The blood culture taken on the second day of admission became positive after 3 days of incubation. Gram stain of the positive blood culture broth revealed fungal elements (Fig.1). Culture demonstrated typical features of Talaromyces marneffei (Fig.2) and matrix-assisted laser desorption–ionization time-offlight mass spectrometer (MALDI-TOF MS, Bruker Daltonics, Germany) with in-house expanded database identified the isolate asT. marneffeiwith a score of 2.6. Retrospective testing of serum galactomannan (Platelia AspergillusELISA for GM, Bio-Rad, California) and an in-house enzymatic immunoassay for antibodies against T. marneffeiwere negative, while 1,3-b-D-glucan (fungus (1-3)-b-D-glucan assay, Dynamiker Biotechnology, Tianjin) was 142 pg/mL (\70 pg/mL=negative, 70–95 pg/mL=inconclusive,[95 pg/mL=positive).


The above vignette highlights the importance of T.marneffeias a cause of severe infection in febrile immunocompromised patients resident in or returning from endemic areas. Infections due toT. marneffeiare most often described in patients with advanced HIV, but it is also of emerging importance in patients with various non-HIV immunosuppressive conditions. Some of the most common non-HIV conditions associated withT. marneffei infection include autoantibody agfigainst interferon-gamma, systemic lupus erythematosis, post-transplant immunosuppressive states, Job’s syndrome, hematological malignancies, and use of novel targeted therapies. Patients with autoimmune disorders on high-dose immunosuppressants, like our patient in the present study, have been reported to be at risk of penicilliosis. In our patient, the diagnosis was difficult due to the absence of typical features such as skin papules with central necrotic umbilication or lymphadenopathy. In nonendemic areas, a lack of familiarity with the condition is also likely to contribute to the diagnostic difficulty. To the best of our knowledge, this is the first reported case of T. marneffei infection in a patient with autoimmune hepatitis. The recent course of prednisolone for acute hepatitis flare and chronic use of MMF have most likely predisposed this patient to disseminated T. marneffei infection. More reports of T.marneffei infections in non-HIV patients are likely in view of the growing population of immunocompromised patients, including transplant recipients, cancer patients on targeted therapy, and patients with autoimmune disease requiring immunosuppressants and biologic therapy. A high index of suspicion is mandatory for recognizing the possibility of T. marneffei infection and hence ordering the correct microbiological test and/or prescribing empirical antifungal agents, as talaromycosis is a highly fatal but potentially treatable fungal infection. Laboratory diagnosis is most often confirmed by visualization of T. marneffei yeastform cells with typical transverse septum directly in bone marrow aspirate, touch smears of skin biopsies or lymph node biopsy specimens, or from positive fungal cultures of blood, bone marrow, skin, lymph node, and other affected sites. MALDI-TOF MS have been showed to be useful in rapid identification of both yeast and mold cultures of T. marneffei. Serological tests have shown to be helpful in making the diagnosis. Fatality of T.marneffei infections in HIV-infected patients ranged from 10 to 28%, where low platelet count, delayed initiation of antifungal treatment, absence of fever or skin lesions, and elevated respiratory rates predicted poor outcome. For penicilliosis in nonHIV patients, an estimated fatality rate of approximately 33% was inferred from a review of all published reports. Presence of underlying disease, low CD4 cell count, and low T-lymphocyte cell percentage were associated with lower long-term survival. In the present study, the patient died 5 days after admission to hospital, which was also the day that the blood culture became positive and subsequently identified to be T. marneffei. We should remain vigilant against the possibility of T. marneffei infection in immunocompromised patients with fever of unknown origin, who lived in, or had traveled to endemic areas.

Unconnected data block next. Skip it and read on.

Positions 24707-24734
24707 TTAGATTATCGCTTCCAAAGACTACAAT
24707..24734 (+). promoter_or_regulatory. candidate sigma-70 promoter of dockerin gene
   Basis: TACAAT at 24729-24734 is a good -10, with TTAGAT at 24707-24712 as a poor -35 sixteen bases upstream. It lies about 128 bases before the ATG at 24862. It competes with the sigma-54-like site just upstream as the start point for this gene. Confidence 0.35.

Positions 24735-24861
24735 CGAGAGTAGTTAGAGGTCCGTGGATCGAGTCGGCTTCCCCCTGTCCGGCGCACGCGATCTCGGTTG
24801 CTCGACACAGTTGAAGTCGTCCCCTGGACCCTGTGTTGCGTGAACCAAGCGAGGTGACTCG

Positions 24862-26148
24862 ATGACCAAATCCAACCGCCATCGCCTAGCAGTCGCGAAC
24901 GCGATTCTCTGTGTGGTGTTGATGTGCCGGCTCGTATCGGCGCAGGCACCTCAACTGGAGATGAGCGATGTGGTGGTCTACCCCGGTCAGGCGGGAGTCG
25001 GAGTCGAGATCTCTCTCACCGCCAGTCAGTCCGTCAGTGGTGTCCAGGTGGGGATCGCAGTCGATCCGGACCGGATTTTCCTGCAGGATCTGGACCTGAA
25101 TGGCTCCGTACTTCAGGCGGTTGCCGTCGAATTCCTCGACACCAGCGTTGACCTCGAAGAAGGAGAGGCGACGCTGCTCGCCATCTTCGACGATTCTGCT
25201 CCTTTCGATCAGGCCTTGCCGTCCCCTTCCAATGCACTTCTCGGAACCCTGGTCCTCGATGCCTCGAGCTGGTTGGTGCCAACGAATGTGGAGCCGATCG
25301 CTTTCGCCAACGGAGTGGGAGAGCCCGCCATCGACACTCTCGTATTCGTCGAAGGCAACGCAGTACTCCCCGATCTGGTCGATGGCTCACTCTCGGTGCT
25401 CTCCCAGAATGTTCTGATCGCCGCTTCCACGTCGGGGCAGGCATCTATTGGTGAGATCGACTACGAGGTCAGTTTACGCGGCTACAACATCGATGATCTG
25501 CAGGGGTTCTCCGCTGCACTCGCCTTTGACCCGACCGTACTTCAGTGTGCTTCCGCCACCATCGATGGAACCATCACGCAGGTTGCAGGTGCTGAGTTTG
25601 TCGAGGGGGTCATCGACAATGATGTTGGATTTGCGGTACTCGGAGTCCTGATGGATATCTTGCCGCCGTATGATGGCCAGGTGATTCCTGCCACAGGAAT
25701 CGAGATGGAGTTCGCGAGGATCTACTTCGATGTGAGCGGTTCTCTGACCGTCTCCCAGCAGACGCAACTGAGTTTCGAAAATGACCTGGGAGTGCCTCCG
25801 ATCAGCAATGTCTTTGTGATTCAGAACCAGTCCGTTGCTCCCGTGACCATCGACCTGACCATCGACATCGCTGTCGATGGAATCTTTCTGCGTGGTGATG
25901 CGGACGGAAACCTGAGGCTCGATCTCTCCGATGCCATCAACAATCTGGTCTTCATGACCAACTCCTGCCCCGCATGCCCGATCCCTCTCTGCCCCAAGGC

This work was partly supported by the Health and Medical Research Fund [No. HKM-15-M07 (commissioned project)], Food and Health Bureau, Government of the Hong Kong Special Administrative Region, Hong Kong, and the Strategic Research Theme Fund of The University of Hong Kong.

Compliance with Ethical Standards

Conflict of interest The authors declare that they have no conflict of interest.


Sally C. Y. Wong, Siddharth Sridhar, Antonio H. Y. Ngan, Jonathan H. K. Chen, Rosana W. S. Poon, Susanna K. P. Lau, Patrick C. Y. Woo